Creating a comprehensive understanding of your site layout, including your hard boundaries, fences, sheds, pathways, and all entry and exit points is the first step in plugging any vulnerabilities. Looking at your premises from the perspective of potential disease vectors, such as animals or humans, will also help you to identify any risks that may be present and what is needed to eradicate or reduce that threat. 

Once you have identified your risks, you can take steps to secure these areas and reduce the potential for incursion, therefore lowering the risk of disease. 

A fully comprehensive farm plan, coupled with a biosecurity plan, can protect the health of your livestock, protect your staff and make the control and eradication of disease easier if an outbreak should occur.

Be aware of virus survivability

Understanding where and how a virus survives can drive down the risk of disease entering and remaining on your farm. Evidence has shown that the AI virus can survive for up to three months at low temperatures (4oc and below). It can survive for half that time in higher temperatures (20oc and above).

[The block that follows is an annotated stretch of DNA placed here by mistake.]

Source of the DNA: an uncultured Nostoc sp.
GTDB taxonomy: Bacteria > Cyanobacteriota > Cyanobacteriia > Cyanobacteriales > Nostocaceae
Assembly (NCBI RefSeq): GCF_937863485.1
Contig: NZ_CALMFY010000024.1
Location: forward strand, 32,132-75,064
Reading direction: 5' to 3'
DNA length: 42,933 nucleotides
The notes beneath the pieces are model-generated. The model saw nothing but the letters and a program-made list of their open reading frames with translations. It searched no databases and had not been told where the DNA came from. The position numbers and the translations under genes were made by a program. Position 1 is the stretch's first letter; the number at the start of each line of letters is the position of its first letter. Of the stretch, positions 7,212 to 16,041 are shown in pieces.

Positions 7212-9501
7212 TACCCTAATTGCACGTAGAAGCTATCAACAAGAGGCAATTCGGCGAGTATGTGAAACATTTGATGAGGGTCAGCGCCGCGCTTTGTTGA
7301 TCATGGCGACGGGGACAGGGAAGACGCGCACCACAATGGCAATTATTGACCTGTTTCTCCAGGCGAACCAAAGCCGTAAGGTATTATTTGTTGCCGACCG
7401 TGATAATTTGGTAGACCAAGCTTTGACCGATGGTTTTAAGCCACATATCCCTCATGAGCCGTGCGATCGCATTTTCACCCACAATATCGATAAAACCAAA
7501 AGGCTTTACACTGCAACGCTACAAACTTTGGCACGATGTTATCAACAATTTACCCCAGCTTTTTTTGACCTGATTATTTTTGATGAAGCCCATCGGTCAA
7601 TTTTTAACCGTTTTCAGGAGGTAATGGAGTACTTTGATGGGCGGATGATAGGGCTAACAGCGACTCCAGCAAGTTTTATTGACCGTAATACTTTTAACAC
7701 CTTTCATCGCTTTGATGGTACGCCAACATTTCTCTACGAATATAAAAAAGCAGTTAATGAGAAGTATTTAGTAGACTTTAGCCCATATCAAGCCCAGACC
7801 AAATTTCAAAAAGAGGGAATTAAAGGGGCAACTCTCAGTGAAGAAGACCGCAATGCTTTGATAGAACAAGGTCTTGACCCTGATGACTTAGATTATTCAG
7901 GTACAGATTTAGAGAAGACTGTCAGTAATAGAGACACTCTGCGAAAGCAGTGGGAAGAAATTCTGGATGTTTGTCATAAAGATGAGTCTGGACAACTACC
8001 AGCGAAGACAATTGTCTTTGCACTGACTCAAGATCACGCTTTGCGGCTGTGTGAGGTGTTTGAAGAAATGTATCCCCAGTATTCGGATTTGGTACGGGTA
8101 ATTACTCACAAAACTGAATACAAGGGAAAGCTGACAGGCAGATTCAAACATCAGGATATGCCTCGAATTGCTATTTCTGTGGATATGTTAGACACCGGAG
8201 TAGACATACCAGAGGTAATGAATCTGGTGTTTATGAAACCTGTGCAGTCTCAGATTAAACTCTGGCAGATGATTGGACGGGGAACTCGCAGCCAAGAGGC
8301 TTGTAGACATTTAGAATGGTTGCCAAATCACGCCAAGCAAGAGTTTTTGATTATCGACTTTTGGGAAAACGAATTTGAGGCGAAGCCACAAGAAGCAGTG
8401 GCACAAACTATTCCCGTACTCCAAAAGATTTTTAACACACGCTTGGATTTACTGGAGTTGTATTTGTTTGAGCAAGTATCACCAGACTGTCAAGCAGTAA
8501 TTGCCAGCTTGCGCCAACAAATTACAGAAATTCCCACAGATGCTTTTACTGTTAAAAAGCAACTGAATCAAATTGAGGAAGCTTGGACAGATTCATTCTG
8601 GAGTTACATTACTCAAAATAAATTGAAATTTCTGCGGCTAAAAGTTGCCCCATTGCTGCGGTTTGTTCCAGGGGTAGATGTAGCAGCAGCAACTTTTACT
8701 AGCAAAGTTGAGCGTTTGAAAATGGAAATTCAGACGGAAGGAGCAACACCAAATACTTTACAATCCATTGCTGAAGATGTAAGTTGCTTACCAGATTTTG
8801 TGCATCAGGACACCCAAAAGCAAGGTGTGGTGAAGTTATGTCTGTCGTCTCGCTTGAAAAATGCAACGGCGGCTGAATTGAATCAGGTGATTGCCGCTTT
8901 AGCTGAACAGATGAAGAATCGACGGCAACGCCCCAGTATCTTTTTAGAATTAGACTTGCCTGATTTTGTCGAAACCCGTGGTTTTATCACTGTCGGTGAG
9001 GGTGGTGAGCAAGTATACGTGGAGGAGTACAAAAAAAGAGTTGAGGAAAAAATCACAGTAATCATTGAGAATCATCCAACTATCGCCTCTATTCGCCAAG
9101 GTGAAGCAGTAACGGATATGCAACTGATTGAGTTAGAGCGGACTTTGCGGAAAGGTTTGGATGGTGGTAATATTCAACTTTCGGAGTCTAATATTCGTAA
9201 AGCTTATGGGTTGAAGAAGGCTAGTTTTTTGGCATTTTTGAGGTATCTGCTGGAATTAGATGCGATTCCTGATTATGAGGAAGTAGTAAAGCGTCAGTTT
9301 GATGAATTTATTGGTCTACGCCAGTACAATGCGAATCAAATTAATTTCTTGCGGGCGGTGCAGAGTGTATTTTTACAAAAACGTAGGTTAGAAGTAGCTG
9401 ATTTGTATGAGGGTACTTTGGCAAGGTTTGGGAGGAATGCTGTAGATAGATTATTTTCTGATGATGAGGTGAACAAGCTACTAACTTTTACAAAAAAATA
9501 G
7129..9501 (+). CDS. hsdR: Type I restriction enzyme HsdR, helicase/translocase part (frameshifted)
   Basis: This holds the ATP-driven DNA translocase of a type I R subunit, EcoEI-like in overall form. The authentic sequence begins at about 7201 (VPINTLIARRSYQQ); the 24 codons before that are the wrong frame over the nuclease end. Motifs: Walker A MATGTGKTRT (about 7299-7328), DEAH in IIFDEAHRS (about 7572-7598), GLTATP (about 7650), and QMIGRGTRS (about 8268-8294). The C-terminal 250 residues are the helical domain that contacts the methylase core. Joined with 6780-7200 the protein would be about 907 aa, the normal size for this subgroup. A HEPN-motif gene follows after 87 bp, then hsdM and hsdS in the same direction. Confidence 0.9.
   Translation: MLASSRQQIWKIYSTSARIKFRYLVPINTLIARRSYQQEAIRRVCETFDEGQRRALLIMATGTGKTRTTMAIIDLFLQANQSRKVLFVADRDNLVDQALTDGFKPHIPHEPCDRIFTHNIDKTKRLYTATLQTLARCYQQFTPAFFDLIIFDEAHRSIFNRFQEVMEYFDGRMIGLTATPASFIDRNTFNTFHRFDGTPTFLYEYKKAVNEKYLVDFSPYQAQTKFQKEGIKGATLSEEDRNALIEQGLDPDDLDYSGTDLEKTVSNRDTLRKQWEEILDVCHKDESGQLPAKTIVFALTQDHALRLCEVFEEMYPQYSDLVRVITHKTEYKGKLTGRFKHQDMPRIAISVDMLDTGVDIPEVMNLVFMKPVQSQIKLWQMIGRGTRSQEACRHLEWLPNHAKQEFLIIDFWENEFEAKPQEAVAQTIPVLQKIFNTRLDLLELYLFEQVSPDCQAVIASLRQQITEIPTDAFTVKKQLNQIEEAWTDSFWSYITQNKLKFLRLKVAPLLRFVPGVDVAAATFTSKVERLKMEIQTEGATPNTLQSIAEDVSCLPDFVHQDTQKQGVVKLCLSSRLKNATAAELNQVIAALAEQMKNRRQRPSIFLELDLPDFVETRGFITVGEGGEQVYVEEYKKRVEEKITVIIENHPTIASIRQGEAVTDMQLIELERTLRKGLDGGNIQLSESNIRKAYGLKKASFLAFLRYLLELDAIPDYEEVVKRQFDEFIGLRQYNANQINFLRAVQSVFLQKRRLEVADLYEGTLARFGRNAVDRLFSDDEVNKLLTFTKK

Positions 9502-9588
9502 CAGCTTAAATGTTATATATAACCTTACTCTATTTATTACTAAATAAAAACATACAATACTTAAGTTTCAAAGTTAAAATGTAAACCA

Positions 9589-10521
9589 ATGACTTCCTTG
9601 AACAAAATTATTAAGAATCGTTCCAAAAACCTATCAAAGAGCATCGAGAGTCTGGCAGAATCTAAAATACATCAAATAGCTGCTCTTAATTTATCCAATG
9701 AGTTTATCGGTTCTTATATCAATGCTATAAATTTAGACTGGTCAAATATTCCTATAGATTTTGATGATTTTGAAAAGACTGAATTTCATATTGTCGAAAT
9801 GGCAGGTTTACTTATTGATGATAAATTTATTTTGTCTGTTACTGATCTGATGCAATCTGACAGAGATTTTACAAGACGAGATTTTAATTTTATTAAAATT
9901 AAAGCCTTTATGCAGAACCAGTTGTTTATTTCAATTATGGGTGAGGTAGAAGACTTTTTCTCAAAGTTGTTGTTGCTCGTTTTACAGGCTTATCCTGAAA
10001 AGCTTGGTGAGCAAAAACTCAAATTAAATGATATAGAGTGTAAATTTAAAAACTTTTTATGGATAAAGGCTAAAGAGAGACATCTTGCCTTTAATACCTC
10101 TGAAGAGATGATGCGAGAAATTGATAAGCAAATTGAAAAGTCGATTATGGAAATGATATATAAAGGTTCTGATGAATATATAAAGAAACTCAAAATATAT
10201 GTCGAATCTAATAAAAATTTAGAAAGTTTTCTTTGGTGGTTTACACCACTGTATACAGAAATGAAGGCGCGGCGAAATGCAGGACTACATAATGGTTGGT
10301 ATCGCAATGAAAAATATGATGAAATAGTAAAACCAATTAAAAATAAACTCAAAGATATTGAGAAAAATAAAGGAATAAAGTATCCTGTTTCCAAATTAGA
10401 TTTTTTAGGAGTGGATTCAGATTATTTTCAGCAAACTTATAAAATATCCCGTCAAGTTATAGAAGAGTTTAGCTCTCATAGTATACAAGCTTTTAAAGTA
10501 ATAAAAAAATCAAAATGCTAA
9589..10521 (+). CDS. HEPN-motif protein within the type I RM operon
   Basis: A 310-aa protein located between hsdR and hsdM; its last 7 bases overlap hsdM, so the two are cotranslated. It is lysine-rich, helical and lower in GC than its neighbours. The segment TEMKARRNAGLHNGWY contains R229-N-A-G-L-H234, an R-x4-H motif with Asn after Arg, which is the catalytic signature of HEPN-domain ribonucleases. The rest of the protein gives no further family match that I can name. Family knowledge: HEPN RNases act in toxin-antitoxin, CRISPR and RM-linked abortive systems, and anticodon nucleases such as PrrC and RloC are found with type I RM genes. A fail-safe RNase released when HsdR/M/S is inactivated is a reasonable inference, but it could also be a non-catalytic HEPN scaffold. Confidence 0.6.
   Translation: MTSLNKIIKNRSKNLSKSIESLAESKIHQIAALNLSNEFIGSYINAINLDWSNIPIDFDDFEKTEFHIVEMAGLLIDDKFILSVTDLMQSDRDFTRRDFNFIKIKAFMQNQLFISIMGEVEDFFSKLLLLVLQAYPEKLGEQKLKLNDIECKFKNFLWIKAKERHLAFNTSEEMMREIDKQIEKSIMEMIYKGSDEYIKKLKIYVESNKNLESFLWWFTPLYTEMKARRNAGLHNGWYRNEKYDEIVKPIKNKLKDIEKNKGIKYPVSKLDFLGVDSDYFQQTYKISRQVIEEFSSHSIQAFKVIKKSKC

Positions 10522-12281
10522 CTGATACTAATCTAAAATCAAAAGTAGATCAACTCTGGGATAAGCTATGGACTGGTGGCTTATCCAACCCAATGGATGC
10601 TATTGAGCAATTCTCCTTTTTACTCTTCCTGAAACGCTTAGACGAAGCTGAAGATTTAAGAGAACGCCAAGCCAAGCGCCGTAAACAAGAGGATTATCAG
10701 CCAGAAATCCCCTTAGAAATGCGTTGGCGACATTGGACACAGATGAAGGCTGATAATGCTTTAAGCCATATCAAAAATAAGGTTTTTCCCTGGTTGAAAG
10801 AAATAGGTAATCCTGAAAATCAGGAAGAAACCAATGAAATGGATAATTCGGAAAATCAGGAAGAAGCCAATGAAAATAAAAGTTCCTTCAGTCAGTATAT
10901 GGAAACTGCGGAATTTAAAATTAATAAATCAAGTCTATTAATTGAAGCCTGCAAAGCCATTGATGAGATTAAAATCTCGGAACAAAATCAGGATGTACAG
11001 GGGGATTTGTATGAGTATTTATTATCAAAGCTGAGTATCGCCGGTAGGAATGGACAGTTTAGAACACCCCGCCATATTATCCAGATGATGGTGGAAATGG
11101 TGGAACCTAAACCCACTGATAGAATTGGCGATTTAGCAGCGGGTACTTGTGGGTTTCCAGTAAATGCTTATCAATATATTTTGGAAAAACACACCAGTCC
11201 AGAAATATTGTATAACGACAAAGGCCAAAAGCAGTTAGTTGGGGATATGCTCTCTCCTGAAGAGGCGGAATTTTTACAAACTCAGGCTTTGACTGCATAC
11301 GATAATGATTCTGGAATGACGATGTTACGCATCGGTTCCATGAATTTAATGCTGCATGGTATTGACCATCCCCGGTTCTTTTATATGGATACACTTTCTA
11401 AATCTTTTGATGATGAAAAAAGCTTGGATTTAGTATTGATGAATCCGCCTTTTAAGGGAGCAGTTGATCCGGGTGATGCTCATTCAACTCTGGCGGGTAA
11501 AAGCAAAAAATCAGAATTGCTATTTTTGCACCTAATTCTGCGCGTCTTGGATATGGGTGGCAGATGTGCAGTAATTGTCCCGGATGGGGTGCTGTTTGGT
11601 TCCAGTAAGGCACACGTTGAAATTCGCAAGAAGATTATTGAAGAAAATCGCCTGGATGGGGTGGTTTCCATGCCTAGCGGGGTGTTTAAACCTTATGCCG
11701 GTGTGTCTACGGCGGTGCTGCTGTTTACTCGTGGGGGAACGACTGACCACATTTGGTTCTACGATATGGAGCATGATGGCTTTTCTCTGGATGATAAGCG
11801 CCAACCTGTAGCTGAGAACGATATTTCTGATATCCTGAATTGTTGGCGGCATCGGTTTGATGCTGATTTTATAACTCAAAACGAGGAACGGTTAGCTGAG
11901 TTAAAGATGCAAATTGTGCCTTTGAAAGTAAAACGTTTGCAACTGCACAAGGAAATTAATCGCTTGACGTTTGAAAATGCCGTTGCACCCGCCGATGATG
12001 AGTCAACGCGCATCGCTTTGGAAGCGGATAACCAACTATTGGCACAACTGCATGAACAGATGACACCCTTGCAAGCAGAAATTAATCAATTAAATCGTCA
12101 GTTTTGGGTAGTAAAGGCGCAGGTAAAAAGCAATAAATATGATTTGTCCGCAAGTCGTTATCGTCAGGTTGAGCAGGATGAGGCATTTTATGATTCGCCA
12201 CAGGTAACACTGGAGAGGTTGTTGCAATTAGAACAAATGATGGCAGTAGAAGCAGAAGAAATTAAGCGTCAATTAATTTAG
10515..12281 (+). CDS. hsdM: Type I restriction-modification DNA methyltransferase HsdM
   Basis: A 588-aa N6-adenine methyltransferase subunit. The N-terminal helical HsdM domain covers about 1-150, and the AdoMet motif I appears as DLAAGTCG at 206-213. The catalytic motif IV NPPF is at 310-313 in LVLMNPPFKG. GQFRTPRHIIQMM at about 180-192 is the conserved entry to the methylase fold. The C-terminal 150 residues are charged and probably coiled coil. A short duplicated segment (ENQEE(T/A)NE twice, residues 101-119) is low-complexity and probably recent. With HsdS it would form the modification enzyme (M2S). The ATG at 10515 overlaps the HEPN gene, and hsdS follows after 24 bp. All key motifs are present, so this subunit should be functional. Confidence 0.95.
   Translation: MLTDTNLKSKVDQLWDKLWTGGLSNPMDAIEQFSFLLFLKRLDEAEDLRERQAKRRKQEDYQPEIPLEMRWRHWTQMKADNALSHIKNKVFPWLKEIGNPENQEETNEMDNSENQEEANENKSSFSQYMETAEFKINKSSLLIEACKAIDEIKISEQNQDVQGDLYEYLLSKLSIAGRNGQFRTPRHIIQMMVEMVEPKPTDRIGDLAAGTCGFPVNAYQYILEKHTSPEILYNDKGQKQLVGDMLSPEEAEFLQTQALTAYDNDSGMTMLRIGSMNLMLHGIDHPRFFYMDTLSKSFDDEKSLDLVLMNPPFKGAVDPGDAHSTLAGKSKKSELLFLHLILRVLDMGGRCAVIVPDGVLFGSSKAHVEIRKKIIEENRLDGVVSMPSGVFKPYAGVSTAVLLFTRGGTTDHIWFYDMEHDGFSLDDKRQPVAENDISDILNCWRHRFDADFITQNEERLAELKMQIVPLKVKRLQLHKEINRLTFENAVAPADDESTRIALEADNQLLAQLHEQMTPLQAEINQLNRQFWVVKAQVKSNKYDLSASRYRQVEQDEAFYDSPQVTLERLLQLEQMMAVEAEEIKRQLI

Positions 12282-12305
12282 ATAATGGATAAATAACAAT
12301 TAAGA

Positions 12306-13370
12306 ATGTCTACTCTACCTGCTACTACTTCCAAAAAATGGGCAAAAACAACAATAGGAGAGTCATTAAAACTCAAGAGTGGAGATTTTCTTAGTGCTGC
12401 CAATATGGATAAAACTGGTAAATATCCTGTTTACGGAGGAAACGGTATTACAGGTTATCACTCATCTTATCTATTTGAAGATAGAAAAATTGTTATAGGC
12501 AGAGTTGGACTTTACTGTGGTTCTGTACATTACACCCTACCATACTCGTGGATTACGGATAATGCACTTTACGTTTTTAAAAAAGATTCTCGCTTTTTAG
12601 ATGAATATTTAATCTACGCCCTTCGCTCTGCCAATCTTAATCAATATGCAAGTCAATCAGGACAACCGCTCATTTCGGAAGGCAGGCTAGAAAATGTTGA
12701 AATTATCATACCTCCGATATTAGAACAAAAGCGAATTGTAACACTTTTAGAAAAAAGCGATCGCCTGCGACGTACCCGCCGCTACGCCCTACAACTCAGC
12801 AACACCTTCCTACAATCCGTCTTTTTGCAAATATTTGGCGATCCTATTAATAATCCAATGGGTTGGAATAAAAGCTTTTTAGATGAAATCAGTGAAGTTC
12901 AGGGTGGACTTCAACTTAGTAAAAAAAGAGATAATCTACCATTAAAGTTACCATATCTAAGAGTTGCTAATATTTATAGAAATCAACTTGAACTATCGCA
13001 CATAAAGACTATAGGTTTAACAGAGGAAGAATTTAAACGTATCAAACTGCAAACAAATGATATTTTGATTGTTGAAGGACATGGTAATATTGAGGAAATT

Viruses develop and mutate over time, and this can change the survivability. Some of the key factors that can affect the survivability of a virus once it has left the host are temperature, time, humidity, the presence of UV rays and pH. 

Being aware of how long a virus can survive on your farm, and the factors impacting that duration, means you can then take the appropriate actions for as long as is necessary to reduce your risk and prevent the spread.

Training and communication

Training and communication are key when it comes to disease prevention. Every person on and off farm must be aware of what they need to do to prevent the introduction of dangerous pathogens. If there is a hap in this chain, due to poor communication or a lack of training, an opening is created for the incursion of disease.

Farm owners, workers and anyone who has access to the poultry on-farm should be trained on the diseases your livestock may be susceptible to. This means they can recognise concerning symptoms and take immediate action to halt the spread of disease through the flock and from one shed to the other.